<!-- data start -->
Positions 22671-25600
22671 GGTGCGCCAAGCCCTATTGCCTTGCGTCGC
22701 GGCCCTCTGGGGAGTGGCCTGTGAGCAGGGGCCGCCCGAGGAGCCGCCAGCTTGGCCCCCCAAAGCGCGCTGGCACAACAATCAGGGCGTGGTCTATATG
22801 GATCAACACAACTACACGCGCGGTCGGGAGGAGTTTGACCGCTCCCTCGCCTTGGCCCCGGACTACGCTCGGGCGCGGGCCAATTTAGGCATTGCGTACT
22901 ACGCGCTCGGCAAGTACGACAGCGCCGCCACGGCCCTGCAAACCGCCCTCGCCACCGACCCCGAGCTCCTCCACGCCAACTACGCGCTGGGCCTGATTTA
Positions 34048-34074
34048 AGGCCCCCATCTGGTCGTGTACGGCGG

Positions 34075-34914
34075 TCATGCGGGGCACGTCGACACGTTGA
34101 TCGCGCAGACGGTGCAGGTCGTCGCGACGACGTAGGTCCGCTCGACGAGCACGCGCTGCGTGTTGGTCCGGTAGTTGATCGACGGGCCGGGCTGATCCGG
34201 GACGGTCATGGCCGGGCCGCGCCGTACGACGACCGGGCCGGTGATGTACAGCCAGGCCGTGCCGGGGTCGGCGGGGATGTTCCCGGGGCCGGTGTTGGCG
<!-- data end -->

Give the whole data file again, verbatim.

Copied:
Positions 22671-25600
22671 GGTGCGCCAAGCCCTATTGCCTTGCGTCGC
22701 GGCCCTCTGGGGAGTGGCCTGTGAGCAGGGGCCGCCCGAGGAGCCGCCAGCTTGGCCCCCCAAAGCGCGCTGGCACAACAATCAGGGCGTGGTCTATATG
22801 GATCAACACAACTACACGCGCGGTCGGGAGGAGTTTGACCGCTCCCTCGCCTTGGCCCCGGACTACGCTCGGGCGCGGGCCAATTTAGGCATTGCGTACT
22901 ACGCGCTCGGCAAGTACGACAGCGCCGCCACGGCCCTGCAAACCGCCCTCGCCACCGACCCCGAGCTCCTCCACGCCAACTACGCGCTGGGCCTGATTTA
Positions 34048-34074
34048 AGGCCCCCATCTGGTCGTGTACGGCGG

Positions 34075-34914
34075 TCATGCGGGGCACGTCGACACGTTGA
34101 TCGCGCAGACGGTGCAGGTCGTCGCGACGACGTAGGTCCGCTCGACGAGCACGCGCTGCGTGTTGGTCCGGTAGTTGATCGACGGGCCGGGCTGATCCGG
34201 GACGGTCATGGCCGGGCCGCGCCGTACGACGACCGGGCCGGTGATGTACAGCCAGGCCGTGCCGGGGTCGGCGGGGATGTTCCCGGGGCCGGTGTTGGCG